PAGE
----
In Alor Gajah, Melaka, near the A’Famosa Resort, the group owns a 190-acre site on which it has built the Advanced Technology Training Centre (ADTEC) and Malaysian Institute of Chemical Engineering Technology (MICET) on a full turnkey basis. They were completed in 2005 and are now operational.

The Group will also develop the curriculum, supply teaching materials and conduct training for teaching staff for the two institutions. The two institutions occupy a total of 73.8 acres, while 50 acres has been reserved for another foreign university to set up campus here.

“We have to build the population here first before we build homes. So we decided to get education institutions to set up campuses here. We are also talking to three universities from Canada and Australia to set up their campus here. Once we have these universities, we have the critical mass and we can start building houses,” Ismail says of the site.

The remaining area will be developed within five years. Plans are for landed homes such as bungalows, semi-detached homes and townhouses, targeting Singaporeans looking for weekend homes. Located near to Simpang 4, the site is only a short distance from the North-South Expressway.

This project in Melaka has a gross development value of RM170 million.

The Al-Hidayah Group is also planning for its 382-acre land in Tebrau, Johor, which will be developed in the next 10 years. Comprising residential, commercial and office components, the project will be based on the eco concept, with a green lung and a river created within the city.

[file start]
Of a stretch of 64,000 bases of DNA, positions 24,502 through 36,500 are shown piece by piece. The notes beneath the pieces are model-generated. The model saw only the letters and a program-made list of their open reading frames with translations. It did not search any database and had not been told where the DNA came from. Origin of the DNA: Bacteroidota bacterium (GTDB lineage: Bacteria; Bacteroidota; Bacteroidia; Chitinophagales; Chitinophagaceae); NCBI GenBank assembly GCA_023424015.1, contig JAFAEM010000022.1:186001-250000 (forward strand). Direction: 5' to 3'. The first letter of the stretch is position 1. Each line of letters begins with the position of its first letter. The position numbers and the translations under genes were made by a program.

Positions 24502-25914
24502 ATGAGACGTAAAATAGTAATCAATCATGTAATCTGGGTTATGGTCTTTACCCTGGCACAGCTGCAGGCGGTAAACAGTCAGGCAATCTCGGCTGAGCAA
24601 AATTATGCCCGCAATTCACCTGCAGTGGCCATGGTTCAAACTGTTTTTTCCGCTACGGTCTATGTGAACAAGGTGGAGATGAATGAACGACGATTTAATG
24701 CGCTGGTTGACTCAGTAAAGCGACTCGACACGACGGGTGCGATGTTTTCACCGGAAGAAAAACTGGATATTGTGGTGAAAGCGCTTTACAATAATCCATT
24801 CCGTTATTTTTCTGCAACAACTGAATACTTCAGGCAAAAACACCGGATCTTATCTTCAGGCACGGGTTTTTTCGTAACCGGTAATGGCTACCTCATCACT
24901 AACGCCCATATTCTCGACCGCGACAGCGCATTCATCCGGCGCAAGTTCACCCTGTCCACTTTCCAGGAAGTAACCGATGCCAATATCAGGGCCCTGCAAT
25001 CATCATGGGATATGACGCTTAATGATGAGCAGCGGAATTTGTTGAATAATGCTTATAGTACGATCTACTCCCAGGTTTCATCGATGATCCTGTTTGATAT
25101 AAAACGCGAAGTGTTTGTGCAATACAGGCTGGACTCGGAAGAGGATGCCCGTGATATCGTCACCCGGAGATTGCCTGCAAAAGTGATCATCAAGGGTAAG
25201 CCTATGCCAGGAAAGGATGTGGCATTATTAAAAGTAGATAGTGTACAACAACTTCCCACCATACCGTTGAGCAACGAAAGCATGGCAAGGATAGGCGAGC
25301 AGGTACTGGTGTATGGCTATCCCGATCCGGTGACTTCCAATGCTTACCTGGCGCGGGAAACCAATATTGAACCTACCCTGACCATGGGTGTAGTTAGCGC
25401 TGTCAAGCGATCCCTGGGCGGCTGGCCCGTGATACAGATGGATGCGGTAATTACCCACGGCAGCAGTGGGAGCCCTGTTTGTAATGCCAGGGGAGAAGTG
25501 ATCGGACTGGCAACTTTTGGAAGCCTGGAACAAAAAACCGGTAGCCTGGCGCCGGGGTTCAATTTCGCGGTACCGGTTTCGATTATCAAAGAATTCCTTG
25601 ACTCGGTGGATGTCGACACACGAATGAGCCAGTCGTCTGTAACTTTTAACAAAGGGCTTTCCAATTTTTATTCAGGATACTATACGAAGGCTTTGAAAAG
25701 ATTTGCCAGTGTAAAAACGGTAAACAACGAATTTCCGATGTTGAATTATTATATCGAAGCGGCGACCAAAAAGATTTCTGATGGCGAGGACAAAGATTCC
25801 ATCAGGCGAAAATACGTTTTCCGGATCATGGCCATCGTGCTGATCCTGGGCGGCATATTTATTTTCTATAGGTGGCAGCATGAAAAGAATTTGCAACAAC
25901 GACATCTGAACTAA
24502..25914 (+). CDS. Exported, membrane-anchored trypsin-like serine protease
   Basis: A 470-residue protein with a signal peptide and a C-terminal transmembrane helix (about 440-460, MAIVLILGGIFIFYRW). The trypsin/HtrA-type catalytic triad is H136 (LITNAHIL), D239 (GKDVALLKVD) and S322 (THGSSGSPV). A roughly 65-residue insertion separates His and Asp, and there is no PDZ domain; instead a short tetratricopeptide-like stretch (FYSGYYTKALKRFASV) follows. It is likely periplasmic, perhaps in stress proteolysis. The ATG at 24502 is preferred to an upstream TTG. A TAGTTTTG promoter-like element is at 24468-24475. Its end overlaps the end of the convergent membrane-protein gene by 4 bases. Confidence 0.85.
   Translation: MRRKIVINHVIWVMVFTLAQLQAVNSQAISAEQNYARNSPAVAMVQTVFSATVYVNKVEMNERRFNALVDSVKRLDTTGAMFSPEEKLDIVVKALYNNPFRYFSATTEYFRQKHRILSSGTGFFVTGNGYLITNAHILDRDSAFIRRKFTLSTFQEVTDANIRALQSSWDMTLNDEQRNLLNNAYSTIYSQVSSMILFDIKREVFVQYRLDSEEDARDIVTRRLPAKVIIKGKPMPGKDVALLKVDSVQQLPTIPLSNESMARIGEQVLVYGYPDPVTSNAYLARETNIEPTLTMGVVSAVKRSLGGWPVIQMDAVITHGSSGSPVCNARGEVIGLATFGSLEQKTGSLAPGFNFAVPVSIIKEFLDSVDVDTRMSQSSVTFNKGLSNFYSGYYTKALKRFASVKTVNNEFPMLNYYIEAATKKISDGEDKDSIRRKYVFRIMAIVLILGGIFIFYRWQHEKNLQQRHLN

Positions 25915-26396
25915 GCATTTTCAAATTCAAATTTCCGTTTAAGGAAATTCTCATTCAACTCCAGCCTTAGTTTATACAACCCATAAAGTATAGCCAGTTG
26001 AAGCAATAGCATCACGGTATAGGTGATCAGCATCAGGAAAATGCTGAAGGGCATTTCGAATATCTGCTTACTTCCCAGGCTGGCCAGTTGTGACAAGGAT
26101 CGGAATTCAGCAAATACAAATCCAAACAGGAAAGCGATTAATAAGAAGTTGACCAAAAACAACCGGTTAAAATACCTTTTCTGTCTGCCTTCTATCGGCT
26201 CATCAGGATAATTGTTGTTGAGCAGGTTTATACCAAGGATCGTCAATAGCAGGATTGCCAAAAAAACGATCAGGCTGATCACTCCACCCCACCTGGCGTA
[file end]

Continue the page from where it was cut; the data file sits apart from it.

The site will be carved out into four tracts. The developer is looking for local and overseas joint-venture partners.

As for the project timing, the developer is taking the cue from the market.  “We are looking at a GDV of RM13 billion but it will depend on how much the market can absorb. It has to be something unique to attract people there. The project is located along Jalan Tebrau and is 8km to Johor Baru,” Ismail says.

The group also has a 14-acre tract in Bentong, Pahang on which it plans to build 18 units of homesteads of about half an acre each. The developer is now developing the concept for the RM30-million project located just next to the Bentong Golf Course.

The Al-Hidayah Group ventured into property development in Morocco in 2008. In a 1,000ha (2,471 acres) new township located 20km from the capital, the group purchased 27ha (66.7 acres) to build 5,000 apartment units in three phases.  Known as Maraja-Al-Bahrain, the RM1.2 billion low-rise project is being developed in three phases and will be completed by 2013, says Ismail.  The first phase of 600 units were recently completed and handed over in May 2010. Work on Phase two started early this year.